The South African Society of Psychiatrists (SASOP) has urged men to speak up before it’s too late, in light of men’s health month in June.
This comes after a shocking revelation that showed that men are most likely to commit suicide than women in South Africa.
According to a statement from SASOP, South Africa is ranked number 10 on the list of countries with the most suicides with 23,5 per 100 000 population.
“Of the 13 774 suicides reported in South Africa, 10 861 were men while 2 913 were women – translating to a rate of 37,6 per 100 000 for men and 9,8 per 100 000 for women.
“Men are five times more likely to die by suicide than women and often use more aggressive methods. Although surveys reveal that women are diagnosed more than men with mental health conditions such as depression and anxiety, men don’t speak about their feelings until it is too late,” read the statement.
The SASOP added that men underplay the distress caused by these symptoms drowning their depression and anxiety with poor coping behaviours, increasing their risk of the anxiety or depression to go unrecognised and untreated.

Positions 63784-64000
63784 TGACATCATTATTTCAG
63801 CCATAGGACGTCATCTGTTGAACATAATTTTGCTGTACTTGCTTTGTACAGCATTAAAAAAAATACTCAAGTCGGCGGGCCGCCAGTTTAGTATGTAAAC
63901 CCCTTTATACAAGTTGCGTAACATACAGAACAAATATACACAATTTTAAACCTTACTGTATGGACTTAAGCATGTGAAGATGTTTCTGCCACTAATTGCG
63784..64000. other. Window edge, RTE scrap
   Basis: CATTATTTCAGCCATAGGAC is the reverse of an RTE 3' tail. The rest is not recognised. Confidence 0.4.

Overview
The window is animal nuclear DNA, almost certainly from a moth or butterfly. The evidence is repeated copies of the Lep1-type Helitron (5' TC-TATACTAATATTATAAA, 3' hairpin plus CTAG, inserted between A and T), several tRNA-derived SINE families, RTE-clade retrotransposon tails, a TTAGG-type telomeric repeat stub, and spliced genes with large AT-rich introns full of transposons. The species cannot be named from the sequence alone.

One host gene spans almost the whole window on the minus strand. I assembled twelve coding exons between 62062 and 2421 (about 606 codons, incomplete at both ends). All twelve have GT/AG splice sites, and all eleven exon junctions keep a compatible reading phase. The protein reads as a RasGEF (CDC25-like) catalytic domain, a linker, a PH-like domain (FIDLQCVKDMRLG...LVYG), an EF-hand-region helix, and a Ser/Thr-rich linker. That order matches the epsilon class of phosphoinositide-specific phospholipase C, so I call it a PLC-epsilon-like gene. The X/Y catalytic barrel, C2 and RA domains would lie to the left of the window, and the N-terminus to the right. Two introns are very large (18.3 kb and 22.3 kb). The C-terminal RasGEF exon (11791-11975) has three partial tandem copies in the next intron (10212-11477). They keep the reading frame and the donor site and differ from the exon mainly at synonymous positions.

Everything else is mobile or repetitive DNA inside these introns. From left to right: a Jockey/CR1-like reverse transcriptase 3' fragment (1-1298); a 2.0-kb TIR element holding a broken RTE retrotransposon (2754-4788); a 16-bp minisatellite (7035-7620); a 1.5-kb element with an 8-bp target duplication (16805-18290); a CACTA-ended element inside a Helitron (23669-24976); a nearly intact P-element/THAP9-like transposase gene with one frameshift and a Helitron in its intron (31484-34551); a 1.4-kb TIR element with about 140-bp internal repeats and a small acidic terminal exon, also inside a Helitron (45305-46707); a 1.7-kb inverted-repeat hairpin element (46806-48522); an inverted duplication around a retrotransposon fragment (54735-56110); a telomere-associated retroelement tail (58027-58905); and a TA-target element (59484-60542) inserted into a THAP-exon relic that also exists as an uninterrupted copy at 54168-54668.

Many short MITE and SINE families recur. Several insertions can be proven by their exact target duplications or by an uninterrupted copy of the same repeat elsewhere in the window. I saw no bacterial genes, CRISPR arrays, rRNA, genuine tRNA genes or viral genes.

The statement also shed light on toxic masculinity which is how society expects men to ‘man up’ and adopt the ‘boys don’t cry’ mentality.
“It’s this attitude of men portrayed as being brave and fearless that leads to men considering themselves in a negative light if they suffer from mental health conditions. And for this very reason, they see it as putting themselves in a vulnerable position when seeking help,” read the statement.
Men have been urged to get help for themselves or those close to them by contacting the South African Depression and Anxiety Group on 0800 121 314, or by sending an SMS to 32312 and a counsellor will call back.